A YACHTSMAN raising money for medical charities as well as promoting environmental awareness hopes to continue his round Britain sail this weekend.
Alan Rankin has been becalmed all week in Lerwick harbour needing repairs to his 28 foot trimaran Trade Winds, while he waits for better weather conditions.
The 55 year old chief executive of the Cairngorm Business Partnership set off from Ullapool six days ago on his six week journey, but is already behind schedule after being stuck in Shetland for three times as long as he planned.
Arriving at 4am on a beautiful Monday morning, the weather had deteriorated by Wednesday when he enjoyed a 10 kilometre run with some local athletes as part of his fund raising effort.
Rankin is already almost a quarter of the way towards his £20,000 target, the money going to Parkinson’s UK, Cancer Research UK, the British Heart Foundation and the Multiple Sclerosis Society.
“I am personally aware of the impact these conditions can have on families because we have had these issues in our family, and I absolutely believe you can find solutions if you put some money together with some brains,” he said.
The fifth charity he is supporting is the Ocean Youth Trust Scotland that does “amazing work providing life changing experiences for really disadvantaged youngsters”.
Rankin has spent three years planning the trip and building up leave from his job trying to diversify the local economy within the Cairngorm National Park by attracting new media and tourist industry training.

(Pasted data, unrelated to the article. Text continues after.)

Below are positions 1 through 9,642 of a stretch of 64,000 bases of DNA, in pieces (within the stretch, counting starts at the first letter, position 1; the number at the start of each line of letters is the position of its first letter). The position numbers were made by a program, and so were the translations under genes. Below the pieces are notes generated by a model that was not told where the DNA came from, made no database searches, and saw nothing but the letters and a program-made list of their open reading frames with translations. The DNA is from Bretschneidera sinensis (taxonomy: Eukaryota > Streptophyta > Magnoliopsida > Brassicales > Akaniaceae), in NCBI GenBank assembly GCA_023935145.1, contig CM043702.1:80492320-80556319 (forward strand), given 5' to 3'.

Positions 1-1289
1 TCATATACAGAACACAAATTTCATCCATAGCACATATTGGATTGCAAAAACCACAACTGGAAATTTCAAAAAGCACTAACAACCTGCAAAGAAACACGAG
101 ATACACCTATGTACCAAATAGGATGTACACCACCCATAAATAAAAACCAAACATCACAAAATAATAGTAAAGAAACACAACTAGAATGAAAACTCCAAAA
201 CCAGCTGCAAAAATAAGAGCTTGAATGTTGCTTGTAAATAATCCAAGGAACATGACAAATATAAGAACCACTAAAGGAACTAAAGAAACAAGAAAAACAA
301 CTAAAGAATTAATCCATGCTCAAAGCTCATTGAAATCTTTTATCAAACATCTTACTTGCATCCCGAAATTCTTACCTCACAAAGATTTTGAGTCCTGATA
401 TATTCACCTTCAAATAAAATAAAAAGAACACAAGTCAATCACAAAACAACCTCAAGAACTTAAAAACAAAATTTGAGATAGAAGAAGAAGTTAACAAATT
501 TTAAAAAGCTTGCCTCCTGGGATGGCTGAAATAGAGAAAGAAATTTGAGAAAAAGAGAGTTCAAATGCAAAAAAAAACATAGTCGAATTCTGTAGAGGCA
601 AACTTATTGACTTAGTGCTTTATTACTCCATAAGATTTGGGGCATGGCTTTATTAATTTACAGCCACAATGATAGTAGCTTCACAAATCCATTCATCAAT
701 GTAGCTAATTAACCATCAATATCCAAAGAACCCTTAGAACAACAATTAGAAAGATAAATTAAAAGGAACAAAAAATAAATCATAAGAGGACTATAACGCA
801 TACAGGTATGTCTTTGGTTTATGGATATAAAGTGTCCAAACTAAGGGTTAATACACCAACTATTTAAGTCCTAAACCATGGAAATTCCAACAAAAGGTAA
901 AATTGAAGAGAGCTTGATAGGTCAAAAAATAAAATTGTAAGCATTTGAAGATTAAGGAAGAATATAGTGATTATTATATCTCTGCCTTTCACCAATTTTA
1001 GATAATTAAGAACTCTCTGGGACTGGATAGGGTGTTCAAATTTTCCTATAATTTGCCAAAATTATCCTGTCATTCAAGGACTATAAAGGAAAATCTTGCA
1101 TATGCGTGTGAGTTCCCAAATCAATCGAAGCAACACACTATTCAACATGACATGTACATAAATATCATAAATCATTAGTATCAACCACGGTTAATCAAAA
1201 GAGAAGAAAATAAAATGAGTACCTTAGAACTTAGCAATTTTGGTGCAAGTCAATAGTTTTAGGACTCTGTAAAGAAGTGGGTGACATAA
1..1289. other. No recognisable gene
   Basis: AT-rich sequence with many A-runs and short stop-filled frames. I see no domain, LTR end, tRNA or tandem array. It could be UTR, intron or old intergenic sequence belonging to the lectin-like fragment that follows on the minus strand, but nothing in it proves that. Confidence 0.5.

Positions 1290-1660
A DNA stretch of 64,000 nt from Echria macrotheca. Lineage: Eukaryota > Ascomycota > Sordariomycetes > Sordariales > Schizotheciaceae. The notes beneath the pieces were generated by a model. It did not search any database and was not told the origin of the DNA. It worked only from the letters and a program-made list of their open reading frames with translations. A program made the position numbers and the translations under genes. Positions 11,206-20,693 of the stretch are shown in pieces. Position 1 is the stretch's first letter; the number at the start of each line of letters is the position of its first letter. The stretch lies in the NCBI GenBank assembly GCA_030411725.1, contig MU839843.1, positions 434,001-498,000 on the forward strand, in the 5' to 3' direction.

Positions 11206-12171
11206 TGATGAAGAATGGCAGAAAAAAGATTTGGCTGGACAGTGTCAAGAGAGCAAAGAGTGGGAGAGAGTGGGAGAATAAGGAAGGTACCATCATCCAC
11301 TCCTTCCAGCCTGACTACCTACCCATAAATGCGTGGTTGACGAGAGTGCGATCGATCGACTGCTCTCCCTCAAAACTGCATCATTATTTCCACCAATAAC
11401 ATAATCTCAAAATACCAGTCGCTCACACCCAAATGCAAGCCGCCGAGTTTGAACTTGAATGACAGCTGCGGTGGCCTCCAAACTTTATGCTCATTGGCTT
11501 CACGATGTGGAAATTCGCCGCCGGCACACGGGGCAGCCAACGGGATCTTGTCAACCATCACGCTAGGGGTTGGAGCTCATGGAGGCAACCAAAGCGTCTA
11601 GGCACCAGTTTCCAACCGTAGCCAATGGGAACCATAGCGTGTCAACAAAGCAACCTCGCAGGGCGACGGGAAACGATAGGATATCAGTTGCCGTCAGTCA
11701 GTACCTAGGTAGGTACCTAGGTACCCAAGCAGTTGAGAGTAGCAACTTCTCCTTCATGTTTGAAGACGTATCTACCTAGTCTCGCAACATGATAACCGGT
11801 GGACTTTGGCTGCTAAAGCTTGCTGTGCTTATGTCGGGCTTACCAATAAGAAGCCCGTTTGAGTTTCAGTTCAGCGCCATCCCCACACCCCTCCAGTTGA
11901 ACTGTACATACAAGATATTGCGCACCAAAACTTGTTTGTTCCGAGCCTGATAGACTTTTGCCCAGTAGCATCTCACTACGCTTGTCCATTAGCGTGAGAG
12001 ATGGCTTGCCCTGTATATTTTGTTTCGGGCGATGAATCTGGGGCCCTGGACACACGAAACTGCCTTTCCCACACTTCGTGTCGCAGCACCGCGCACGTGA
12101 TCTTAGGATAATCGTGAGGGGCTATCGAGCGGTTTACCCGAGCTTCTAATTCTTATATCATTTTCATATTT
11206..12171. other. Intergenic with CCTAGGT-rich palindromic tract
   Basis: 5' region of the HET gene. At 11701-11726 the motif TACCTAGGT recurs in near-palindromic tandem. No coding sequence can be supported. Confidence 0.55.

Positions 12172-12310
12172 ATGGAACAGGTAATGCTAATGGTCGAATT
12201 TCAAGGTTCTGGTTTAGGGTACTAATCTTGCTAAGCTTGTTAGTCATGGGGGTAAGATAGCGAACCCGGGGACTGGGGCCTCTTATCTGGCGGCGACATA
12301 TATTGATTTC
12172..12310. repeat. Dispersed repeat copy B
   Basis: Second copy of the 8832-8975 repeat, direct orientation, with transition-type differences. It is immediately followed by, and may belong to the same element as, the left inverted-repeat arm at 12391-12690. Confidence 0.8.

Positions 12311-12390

He said he sailed and biked around Scotland in 2006, raising £15,000 for charity and writing a book with a foreword by Sir Ranulph Fiennes.
“It left me with a hankering to go the whole way round,” he said, while leaving as little environmental impact as possible in his wake.
All the electrical equipment on his yacht, including his navigation and communications equipment, is powered by a small wind turbine and solar panels, and he throws nothing overboard.
“I hope if I can achieve an almost zero carbon trip using wind, solar, wave and tide it can be a bit of a statement about the potential for green yachting,” he said.
However his experience at sea has thrown up the wider concern of marine pollution and the harm it is doing to our wildlife.
“When I reached the stretch from Sula Sgeir I saw something so distressing – something white in the water,” he recalled.
“It was two gannets clearly fankled up in something that looked like a float with either nylon or ropes coming off it. One was clearly dead and the other was in it last throes of a desperate death.
“I believe people are more aware now about the dangers of dumping plastic and making huge strides to improve their ways, but some people use the sea as a tip. And when you see something like that it is just horrendous.”
His stay in Shetland should have ended on Wednesday, but instead he hopes to sail out of the sooth mooth on Saturday, once the parts have arrived to repair his boat.
Meanwhile he has been enjoying the hospitality of Lerwick’s pierhead community, and receiving “immeasurable help” from retired sailmaker Tommy Duncan.
Lerwick Port Authority have also been kind, not only waiving their harbour dues but donating £100 to his appeal.
Anyone wishing to do the same can go directly to his website here.